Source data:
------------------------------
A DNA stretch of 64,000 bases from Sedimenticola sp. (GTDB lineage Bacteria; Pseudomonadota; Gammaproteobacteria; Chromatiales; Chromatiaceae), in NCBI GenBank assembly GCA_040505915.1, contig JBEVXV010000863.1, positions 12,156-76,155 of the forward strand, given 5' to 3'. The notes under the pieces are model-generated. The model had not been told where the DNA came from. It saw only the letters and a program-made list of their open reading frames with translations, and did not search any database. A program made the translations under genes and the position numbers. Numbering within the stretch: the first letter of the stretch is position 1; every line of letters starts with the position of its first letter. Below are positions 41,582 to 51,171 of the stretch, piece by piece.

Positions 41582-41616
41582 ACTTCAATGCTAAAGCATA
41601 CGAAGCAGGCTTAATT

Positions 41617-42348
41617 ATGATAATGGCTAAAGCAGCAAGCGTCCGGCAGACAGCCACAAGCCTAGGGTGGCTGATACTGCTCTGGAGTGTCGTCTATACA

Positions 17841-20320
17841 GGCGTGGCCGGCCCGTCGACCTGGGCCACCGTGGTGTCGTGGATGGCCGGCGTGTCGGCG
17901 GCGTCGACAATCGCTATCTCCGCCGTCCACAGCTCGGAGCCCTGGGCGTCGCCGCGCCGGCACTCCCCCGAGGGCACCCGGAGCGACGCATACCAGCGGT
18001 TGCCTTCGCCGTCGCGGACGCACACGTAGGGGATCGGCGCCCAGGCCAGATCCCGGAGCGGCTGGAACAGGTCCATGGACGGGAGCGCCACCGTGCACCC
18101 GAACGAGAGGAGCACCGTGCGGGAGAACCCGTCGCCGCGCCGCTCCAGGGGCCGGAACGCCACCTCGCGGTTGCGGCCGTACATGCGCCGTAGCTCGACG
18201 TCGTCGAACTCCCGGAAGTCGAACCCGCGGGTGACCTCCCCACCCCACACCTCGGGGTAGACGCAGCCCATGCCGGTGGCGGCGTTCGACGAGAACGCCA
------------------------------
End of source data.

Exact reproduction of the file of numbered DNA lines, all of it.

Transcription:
A DNA stretch of 64,000 bases from Sedimenticola sp. (GTDB lineage Bacteria; Pseudomonadota; Gammaproteobacteria; Chromatiales; Chromatiaceae), in NCBI GenBank assembly GCA_040505915.1, contig JBEVXV010000863.1, positions 12,156-76,155 of the forward strand, given 5' to 3'. The notes under the pieces are model-generated. The model had not been told where the DNA came from. It saw only the letters and a program-made list of their open reading frames with translations, and did not search any database. A program made the translations under genes and the position numbers. Numbering within the stretch: the first letter of the stretch is position 1; every line of letters starts with the position of its first letter. Below are positions 41,582 to 51,171 of the stretch, piece by piece.

Positions 41582-41616
41582 ACTTCAATGCTAAAGCATA
41601 CGAAGCAGGCTTAATT

Positions 41617-42348
41617 ATGATAATGGCTAAAGCAGCAAGCGTCCGGCAGACAGCCACAAGCCTAGGGTGGCTGATACTGCTCTGGAGTGTCGTCTATACA

Positions 17841-20320
17841 GGCGTGGCCGGCCCGTCGACCTGGGCCACCGTGGTGTCGTGGATGGCCGGCGTGTCGGCG
17901 GCGTCGACAATCGCTATCTCCGCCGTCCACAGCTCGGAGCCCTGGGCGTCGCCGCGCCGGCACTCCCCCGAGGGCACCCGGAGCGACGCATACCAGCGGT
18001 TGCCTTCGCCGTCGCGGACGCACACGTAGGGGATCGGCGCCCAGGCCAGATCCCGGAGCGGCTGGAACAGGTCCATGGACGGGAGCGCCACCGTGCACCC
18101 GAACGAGAGGAGCACCGTGCGGGAGAACCCGTCGCCGCGCCGCTCCAGGGGCCGGAACGCCACCTCGCGGTTGCGGCCGTACATGCGCCGTAGCTCGACG
18201 TCGTCGAACTCCCGGAAGTCGAACCCGCGGGTGACCTCCCCACCCCACACCTCGGGGTAGACGCAGCCCATGCCGGTGGCGGCGTTCGACGAGAACGCCA